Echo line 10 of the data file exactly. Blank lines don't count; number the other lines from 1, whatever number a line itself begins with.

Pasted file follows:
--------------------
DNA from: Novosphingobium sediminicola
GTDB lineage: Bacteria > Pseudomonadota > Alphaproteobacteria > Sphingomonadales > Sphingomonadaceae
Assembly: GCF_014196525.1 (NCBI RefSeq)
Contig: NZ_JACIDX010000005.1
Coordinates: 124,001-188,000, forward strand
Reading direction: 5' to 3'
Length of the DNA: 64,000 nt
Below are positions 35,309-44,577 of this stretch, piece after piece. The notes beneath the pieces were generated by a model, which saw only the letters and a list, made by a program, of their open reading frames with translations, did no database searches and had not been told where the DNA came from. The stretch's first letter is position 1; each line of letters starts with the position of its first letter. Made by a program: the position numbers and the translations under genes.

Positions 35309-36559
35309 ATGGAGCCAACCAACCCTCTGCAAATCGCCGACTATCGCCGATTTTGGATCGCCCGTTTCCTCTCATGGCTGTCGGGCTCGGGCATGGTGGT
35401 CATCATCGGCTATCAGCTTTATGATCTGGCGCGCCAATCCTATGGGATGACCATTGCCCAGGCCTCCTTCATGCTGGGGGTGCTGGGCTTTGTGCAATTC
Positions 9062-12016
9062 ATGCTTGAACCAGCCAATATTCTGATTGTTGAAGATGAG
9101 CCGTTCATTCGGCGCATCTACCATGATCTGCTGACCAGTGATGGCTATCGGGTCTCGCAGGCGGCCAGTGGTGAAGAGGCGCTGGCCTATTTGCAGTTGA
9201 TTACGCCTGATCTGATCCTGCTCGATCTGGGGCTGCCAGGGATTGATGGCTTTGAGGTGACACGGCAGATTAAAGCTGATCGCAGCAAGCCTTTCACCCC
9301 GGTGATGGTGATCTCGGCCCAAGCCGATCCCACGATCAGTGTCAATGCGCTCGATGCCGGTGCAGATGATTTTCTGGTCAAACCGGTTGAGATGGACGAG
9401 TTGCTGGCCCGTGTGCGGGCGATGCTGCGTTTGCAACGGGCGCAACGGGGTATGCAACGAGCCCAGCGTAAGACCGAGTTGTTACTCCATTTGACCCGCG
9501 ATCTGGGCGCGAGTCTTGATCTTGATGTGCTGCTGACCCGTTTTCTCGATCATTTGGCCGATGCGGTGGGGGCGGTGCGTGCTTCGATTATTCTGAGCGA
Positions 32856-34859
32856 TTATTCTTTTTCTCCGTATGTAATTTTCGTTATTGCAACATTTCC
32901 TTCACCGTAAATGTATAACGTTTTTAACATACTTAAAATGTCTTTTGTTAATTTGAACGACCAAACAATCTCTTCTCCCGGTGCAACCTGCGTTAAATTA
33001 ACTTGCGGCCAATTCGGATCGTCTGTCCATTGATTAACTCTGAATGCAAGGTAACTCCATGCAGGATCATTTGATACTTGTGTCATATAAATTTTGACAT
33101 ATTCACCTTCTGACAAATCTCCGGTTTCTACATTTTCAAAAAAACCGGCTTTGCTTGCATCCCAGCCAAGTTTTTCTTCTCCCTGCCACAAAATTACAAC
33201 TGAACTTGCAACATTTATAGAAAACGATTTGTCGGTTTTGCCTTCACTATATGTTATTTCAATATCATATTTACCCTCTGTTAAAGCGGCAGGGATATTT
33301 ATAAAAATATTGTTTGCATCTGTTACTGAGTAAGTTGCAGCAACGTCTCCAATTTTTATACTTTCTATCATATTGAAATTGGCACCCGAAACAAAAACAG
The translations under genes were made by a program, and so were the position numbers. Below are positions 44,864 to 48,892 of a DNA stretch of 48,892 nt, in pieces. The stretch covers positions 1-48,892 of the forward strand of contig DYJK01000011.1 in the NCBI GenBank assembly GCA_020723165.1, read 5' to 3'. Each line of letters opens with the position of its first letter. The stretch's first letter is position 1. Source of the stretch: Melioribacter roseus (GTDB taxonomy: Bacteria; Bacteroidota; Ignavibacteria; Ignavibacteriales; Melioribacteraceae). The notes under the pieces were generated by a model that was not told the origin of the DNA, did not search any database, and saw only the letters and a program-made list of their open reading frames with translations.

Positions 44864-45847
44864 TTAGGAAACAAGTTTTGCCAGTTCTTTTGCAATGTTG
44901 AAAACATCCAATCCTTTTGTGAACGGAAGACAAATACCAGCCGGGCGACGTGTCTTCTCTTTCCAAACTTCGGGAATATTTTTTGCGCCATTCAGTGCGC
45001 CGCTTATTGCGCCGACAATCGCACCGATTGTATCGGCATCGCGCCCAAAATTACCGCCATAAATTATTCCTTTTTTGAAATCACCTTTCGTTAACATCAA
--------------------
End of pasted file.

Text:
35309 ATGGAGCCAACCAACCCTCTGCAAATCGCCGACTATCGCCGATTTTGGATCGCCCGTTTCCTCTCATGGCTGTCGGGCTCGGGCATGGTGGT